I think that by the time cherry blossoms have come and gone I will be happy to do another cup design that is not quite so pink 😉

Update: By printing it on 和紙 (Japanese traditional paper) that is slightly off-white I have managed to make it look a bit more classic and a lot less pink!

Castelli Gabba WS Jersey (2012)

20130310-031258.jpgI have always liked to ride my bike all-year-round and have tried many different ways of dealing with transitional weather. Dressing for summer and mid-winter are generally pretty straightforward, but it gets a lot harder in the spring and fall. Both in my hometown on the west coast of North America and here in Japan the weather can be very unstable during the off-season. The mornings can be cold with rain showers and yet be warm and sunny before lunch. It has always been a bit tricky to dress for the changing conditions and everyone seems to have their own strategy. Always preferring to wear the minimum possible when riding I decided to try the Castelli Gabba WS Jersey.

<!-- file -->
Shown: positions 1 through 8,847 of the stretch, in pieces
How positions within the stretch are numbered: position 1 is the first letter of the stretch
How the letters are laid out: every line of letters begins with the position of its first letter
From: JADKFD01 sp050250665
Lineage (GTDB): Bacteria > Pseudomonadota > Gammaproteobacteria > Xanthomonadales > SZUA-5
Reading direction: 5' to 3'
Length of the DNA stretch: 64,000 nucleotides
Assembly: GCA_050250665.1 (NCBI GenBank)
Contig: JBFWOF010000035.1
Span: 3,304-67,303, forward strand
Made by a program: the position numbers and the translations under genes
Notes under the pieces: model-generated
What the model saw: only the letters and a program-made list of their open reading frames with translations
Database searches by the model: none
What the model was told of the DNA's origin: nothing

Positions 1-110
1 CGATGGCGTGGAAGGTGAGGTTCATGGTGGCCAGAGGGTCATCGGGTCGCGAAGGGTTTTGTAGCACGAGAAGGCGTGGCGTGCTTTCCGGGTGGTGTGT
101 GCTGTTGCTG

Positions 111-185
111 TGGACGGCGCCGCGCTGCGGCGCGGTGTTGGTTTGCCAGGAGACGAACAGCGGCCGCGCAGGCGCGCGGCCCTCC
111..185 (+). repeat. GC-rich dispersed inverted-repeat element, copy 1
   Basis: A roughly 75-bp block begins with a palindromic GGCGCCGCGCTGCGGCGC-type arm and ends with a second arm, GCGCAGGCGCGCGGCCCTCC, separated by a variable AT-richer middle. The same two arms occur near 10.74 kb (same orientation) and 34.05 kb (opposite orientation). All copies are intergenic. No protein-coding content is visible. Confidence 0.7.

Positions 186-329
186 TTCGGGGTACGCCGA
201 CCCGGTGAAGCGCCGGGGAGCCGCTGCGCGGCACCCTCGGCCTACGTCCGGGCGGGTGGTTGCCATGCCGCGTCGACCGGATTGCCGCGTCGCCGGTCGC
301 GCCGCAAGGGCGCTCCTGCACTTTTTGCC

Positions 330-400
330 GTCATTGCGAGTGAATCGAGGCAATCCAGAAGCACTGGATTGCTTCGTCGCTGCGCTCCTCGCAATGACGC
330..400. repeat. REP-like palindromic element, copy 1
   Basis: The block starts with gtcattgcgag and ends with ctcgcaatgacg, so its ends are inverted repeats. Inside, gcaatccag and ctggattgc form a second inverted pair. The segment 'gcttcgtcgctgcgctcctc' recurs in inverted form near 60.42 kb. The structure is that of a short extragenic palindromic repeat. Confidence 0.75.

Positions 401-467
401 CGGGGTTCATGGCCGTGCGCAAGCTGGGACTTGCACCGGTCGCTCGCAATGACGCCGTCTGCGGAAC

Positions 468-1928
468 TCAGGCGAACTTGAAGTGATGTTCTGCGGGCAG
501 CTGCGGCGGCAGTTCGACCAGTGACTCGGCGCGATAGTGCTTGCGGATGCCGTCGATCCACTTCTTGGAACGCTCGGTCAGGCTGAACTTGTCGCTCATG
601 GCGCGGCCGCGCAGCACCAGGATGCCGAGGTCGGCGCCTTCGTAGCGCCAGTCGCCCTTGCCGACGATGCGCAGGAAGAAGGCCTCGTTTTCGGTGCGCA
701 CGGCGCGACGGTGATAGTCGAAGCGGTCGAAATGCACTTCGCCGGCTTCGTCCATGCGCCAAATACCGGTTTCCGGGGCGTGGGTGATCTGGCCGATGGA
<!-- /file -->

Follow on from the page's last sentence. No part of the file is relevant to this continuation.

While it is race shaped and has a similar weight to a regular off-season jersey, it uses Castelli’s Gabba and Nanoflex fabrics for better than normal weather resistance. I have found that it is pretty much wind proof and can comfortably withstand short rain showers or road spray (although the seems are not taped and do eventually let some water through). It does have a slightly high collar and seems pretty good at keeping wind out when zipped up. As I do not generally go out in the pouring rain for long rides on my road bike the moderate water resistance was fine for me, and when I did get rained on the wind resistance combined with an inner layer still kept me warm enough while moving. The jersey itself seems well made but is on the small side for fit as are most Castelli offerings. Both of the fabrics seem to breathe well.

What about my arms? Well, I already had Castelli Nanoflex Arm Warmers made of water-resistant material that seem to do enough to make inclement weather comfortable.